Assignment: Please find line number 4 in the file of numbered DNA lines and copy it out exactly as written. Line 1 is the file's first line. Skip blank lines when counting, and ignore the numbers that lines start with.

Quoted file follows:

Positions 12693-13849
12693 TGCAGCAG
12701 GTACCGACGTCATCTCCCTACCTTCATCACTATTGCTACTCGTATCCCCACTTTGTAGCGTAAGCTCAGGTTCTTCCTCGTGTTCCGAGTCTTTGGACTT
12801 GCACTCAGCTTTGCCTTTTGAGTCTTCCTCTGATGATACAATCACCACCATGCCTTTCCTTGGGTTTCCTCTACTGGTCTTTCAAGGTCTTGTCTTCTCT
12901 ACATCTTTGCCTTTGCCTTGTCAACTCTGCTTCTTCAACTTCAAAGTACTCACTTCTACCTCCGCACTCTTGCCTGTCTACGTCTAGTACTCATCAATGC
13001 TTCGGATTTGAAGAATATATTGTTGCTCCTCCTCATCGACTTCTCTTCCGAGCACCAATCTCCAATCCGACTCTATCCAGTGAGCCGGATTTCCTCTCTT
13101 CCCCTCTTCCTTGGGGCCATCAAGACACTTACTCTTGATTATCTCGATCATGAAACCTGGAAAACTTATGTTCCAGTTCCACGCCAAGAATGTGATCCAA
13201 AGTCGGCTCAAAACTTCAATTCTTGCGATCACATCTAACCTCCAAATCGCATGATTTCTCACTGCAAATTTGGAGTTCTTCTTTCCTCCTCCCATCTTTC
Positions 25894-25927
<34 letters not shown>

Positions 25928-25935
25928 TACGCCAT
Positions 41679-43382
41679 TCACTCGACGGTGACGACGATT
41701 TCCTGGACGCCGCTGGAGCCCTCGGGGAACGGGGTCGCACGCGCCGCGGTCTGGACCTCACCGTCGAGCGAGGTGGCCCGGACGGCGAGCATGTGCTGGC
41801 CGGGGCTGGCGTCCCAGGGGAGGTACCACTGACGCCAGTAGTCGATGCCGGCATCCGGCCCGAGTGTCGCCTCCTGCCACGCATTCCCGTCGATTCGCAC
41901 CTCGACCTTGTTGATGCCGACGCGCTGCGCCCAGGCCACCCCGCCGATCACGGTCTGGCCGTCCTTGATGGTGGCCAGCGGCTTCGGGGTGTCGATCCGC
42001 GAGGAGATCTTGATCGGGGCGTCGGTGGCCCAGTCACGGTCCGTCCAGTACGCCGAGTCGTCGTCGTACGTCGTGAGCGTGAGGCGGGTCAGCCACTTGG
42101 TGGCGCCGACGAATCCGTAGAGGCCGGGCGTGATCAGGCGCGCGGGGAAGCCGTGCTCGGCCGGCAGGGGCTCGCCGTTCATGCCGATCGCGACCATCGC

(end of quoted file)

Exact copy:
12801 GCACTCAGCTTTGCCTTTTGAGTCTTCCTCTGATGATACAATCACCACCATGCCTTTCCTTGGGTTTCCTCTACTGGTCTTTCAAGGTCTTGTCTTCTCT